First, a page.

A Summer to Mentor

This summer I am mentoring Justin Potts – a university intern working on improving Mozilla’s add-ons related test automation, and Ana Ribeiro – an Outreachy participant working on enhancing the pytest-html plugin.

It’s not my first time working with Justin, who has been a regular team contributor for a few years now, and last summer helped me to get the pytest-selenium plugin released. It certainly helped to have previous experience working with Justin when deciding to take on the official role as mentor for his first internship. Unfortunately, his project is rather difficult to define, as he’s been working on a number of things, though mostly they are related to Firefox add-ons and running automated tests. There’s no shortage of challenging tasks for Justin to work on, and he’s taking them on with the enthusiasm that I expected he would. You can read more about Justin’s internship on his blog.

Ana’s project grew out of a security exploit discovered in Jenkins, which led to the introduction of the Content-Security-Policy  header for static files being served. This meant that the fancy HTML reports generated by pytest-html were broken due to the use of JavaScript, inline CSS, and inline images. Along with a few other enhancements, providing a CSP friendly from the plugin became a perfect candidate project for Outreachy. As part of her application, Ana contributed a patch for pytest-variables, and I was impressed with her level of communication over the patch. To get Ana familiar with the plugin, her initial contributions were not related to the CSP issue, but she’s now making good progress on this. You can read more about Ana’s Outreachy project on her dedicated blog.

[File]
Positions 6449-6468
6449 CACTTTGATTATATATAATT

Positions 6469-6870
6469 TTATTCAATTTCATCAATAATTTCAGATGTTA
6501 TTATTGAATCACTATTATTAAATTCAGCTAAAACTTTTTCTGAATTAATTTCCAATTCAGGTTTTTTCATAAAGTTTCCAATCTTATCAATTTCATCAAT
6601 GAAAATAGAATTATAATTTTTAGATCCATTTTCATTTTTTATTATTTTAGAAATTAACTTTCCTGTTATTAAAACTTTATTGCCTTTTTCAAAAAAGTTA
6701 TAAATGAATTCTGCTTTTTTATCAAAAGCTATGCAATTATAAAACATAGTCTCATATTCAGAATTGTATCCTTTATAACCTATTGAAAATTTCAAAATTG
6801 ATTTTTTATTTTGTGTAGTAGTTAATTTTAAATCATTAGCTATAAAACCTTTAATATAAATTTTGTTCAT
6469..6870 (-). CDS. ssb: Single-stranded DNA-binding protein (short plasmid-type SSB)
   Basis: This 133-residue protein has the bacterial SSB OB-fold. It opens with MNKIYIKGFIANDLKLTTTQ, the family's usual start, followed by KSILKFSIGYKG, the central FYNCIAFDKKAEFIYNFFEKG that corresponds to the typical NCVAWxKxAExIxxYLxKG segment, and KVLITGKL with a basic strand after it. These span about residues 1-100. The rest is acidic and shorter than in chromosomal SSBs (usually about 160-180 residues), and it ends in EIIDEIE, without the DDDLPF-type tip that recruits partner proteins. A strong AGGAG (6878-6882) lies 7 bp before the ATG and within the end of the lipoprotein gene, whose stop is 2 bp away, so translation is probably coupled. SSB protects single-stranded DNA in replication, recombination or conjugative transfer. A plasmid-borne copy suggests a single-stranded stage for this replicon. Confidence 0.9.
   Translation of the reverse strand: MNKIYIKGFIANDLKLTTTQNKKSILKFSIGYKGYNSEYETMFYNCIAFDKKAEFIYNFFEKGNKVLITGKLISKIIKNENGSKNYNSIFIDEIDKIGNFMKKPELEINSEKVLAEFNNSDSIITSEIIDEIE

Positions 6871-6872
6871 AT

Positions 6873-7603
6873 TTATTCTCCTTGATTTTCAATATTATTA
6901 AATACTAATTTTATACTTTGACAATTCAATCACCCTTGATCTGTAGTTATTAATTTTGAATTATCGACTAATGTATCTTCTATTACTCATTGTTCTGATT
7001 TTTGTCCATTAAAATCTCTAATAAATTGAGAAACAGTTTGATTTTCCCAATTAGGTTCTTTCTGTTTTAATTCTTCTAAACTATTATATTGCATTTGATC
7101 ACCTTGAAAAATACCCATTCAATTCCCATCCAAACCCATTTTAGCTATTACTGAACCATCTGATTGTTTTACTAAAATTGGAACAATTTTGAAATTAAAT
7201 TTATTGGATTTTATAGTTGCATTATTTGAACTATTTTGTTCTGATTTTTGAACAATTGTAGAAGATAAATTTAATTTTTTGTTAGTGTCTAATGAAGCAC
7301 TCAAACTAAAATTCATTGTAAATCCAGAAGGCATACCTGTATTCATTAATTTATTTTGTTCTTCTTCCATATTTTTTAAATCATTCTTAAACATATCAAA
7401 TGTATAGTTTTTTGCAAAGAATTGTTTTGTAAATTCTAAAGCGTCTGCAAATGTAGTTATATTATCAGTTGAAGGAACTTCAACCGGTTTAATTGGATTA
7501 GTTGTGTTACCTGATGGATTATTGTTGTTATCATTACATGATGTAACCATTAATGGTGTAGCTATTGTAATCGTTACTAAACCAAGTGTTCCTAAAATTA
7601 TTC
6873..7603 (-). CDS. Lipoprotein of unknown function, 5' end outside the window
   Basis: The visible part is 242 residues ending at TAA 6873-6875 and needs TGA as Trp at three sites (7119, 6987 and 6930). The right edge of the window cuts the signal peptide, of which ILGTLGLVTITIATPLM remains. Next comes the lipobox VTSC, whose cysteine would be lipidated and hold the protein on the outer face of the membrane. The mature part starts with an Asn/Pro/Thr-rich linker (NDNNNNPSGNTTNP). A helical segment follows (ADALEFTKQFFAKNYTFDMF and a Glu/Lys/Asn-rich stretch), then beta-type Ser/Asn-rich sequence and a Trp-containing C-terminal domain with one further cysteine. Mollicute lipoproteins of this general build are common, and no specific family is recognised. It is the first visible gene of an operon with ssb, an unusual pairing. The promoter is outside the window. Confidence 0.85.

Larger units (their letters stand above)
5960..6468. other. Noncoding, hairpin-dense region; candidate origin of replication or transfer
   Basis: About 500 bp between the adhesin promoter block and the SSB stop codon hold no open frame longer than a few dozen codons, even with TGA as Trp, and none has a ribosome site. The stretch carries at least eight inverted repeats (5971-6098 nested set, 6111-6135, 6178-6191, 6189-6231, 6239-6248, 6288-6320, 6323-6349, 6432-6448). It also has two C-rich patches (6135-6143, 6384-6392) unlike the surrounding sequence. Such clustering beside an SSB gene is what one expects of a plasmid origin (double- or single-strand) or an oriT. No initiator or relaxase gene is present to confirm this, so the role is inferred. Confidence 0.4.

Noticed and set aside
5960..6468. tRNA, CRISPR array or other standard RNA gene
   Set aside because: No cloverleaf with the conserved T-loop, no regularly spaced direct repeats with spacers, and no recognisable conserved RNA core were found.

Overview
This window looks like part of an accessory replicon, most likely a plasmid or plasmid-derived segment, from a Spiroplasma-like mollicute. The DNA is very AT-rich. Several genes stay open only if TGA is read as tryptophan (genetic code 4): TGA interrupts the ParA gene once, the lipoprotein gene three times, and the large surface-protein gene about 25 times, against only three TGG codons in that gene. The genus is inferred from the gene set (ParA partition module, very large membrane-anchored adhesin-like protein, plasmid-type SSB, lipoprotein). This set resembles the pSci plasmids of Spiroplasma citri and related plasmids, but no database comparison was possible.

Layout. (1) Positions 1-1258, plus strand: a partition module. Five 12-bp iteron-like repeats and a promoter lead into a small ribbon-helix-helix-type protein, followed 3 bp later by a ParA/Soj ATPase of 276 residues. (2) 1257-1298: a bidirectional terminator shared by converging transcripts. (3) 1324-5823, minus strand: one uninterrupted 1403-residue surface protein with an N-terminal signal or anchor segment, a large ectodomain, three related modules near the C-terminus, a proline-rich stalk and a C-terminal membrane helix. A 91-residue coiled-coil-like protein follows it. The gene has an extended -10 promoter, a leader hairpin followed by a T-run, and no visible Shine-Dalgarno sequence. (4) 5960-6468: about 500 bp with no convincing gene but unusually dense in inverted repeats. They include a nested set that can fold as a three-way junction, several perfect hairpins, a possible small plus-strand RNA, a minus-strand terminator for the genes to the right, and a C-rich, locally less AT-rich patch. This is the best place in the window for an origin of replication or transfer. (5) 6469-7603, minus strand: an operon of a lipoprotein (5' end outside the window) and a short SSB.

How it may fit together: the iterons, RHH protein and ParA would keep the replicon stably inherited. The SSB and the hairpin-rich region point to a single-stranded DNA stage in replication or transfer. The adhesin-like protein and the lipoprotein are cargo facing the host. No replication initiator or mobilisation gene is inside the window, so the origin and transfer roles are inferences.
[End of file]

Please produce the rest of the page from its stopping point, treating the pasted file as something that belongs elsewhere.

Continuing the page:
So far I have mostly enjoyed the experience of being a mentor – it especially feels great to see the results that Justin and Ana are producing. Probably the most challenging aspect for me is being remote – Justin is based in Mountain View, California, and Ana is based in Brazil. It’s hard to feel a connection when you’re dependent on instant messages and video conferencing, though I suspect it’s probably harder for them than it is for me. Fortunately, I did get to work with them a little in London during the all hands, and then some more with Ana in Freiburg during the pytest sprint.

There are still a few weeks left for their projects, and I’m hoping they’ll both be able to conclude them to their satisfaction!